Finding Most-Shattering Minimum Vertex Cuts of Polylogarithmic Size in Near-Linear Time

Authors Kevin Hua, Daniel Li, Jaewoo Park, Thatchaphol Saranurak



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Kevin Hua
  • University of Michigan, Ann Arbor, MI, USA
Daniel Li
  • University of Michigan, Ann Arbor, MI, USA
Jaewoo Park
  • University of Michigan, Ann Arbor, MI, USA
Thatchaphol Saranurak
  • University of Michigan, Ann Arbor, MI, USA

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Kevin Hua, Daniel Li, Jaewoo Park, and Thatchaphol Saranurak. Finding Most-Shattering Minimum Vertex Cuts of Polylogarithmic Size in Near-Linear Time. In 51st International Colloquium on Automata, Languages, and Programming (ICALP 2024). Leibniz International Proceedings in Informatics (LIPIcs), Volume 297, pp. 87:1-87:19, Schloss Dagstuhl – Leibniz-Zentrum für Informatik (2024)
https://doi.org/10.4230/LIPIcs.ICALP.2024.87

Abstract

We show the first near-linear time randomized algorithms for listing all minimum vertex cuts of polylogarithmic size that separate the graph into at least three connected components (also known as shredders) and for finding the most shattering one, i.e., the one maximizing the number of connected components. Our algorithms break the quadratic time bound by Cheriyan and Thurimella (STOC'96) for both problems that has been unimproved for more than two decades. Our work also removes an important bottleneck to near-linear time algorithms for the vertex connectivity augmentation problem (Jordan '95) and finding an even-length directed cycle in a graph, a problem shown to be equivalent to many other fundamental problems (Vazirani and Yannakakis '90, Robertson et al. '99). Note that it is necessary to list only minimum vertex cuts that separate the graph into at least three components because there can be an exponential number of minimum vertex cuts in general. To obtain a near-linear time algorithm, we have extended techniques in local flow algorithms developed by Forster et al. (SODA'20) to list shredders on a local scale. We also exploit fast queries to a pairwise vertex connectivity oracle subject to vertex failures (Long and Saranurak FOCS'22, Kosinas ESA'23). This is the first application of using connectivity oracles subject to vertex failures to speed up a static graph algorithm.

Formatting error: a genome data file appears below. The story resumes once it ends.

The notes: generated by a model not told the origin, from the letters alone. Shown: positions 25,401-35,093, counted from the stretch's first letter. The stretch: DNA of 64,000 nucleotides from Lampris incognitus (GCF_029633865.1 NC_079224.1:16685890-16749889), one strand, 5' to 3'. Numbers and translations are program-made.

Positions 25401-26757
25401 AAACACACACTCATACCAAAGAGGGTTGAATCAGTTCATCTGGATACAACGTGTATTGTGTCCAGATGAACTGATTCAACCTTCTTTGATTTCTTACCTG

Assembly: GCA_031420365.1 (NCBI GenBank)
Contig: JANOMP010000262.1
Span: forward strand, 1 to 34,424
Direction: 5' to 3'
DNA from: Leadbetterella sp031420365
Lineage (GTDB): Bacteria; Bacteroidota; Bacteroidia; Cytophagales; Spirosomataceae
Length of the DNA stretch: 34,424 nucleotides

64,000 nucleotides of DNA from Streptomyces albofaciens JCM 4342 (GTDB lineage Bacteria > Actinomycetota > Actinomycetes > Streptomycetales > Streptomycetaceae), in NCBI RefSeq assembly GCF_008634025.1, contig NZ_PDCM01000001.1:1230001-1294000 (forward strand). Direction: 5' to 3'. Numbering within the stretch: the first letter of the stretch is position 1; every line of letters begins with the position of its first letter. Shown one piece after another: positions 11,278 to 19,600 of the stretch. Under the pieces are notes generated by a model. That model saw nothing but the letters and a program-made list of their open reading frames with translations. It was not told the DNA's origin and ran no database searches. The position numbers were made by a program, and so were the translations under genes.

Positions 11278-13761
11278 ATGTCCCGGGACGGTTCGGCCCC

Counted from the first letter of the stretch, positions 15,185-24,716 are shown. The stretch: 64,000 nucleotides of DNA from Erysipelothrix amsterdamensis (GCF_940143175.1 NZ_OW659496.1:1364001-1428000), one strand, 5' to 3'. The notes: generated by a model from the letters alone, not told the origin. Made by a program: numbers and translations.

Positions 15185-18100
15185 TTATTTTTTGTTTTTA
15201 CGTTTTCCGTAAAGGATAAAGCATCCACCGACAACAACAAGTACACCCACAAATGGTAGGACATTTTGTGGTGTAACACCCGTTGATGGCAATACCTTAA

Subject Classification

ACM Subject Classification
  • Theory of computation → Graph algorithms analysis
Keywords
  • Graphs
  • Flows
  • Randomized Algorithms
  • Vertex Connectivity

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References

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